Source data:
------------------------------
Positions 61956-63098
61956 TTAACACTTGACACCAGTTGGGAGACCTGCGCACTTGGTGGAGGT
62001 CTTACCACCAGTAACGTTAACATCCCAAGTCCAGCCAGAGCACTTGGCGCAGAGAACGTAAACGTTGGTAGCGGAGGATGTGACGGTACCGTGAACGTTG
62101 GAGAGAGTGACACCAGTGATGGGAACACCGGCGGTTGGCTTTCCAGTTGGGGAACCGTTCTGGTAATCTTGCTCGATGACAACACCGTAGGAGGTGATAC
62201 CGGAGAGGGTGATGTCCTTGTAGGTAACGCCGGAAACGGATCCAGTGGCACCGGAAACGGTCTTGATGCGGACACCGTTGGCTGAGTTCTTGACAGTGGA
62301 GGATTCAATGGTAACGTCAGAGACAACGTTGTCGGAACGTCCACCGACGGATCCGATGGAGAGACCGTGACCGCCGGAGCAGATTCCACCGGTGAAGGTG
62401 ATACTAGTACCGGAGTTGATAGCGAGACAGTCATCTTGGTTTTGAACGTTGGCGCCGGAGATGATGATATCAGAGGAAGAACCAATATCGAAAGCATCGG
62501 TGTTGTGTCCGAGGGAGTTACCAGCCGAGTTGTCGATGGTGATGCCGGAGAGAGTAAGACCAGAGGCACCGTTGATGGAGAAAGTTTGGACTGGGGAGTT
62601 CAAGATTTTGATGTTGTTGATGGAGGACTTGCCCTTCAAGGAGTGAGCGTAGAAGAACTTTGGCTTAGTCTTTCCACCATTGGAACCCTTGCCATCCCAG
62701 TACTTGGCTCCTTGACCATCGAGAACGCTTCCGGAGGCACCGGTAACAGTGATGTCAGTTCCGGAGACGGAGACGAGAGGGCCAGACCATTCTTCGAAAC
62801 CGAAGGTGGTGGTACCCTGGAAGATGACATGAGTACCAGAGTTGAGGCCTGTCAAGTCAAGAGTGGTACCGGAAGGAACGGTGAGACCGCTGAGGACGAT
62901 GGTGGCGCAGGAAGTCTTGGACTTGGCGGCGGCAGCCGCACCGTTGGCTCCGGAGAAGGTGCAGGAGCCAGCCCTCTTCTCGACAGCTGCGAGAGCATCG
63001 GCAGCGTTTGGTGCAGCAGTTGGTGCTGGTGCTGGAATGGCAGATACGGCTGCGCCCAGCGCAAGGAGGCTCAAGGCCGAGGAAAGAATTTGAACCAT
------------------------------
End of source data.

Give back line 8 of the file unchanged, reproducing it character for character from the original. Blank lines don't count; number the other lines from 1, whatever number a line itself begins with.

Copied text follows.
62501 TGTTGTGTCCGAGGGAGTTACCAGCCGAGTTGTCGATGGTGATGCCGGAGAGAGTAAGACCAGAGGCACCGTTGATGGAGAAAGTTTGGACTGGGGAGTT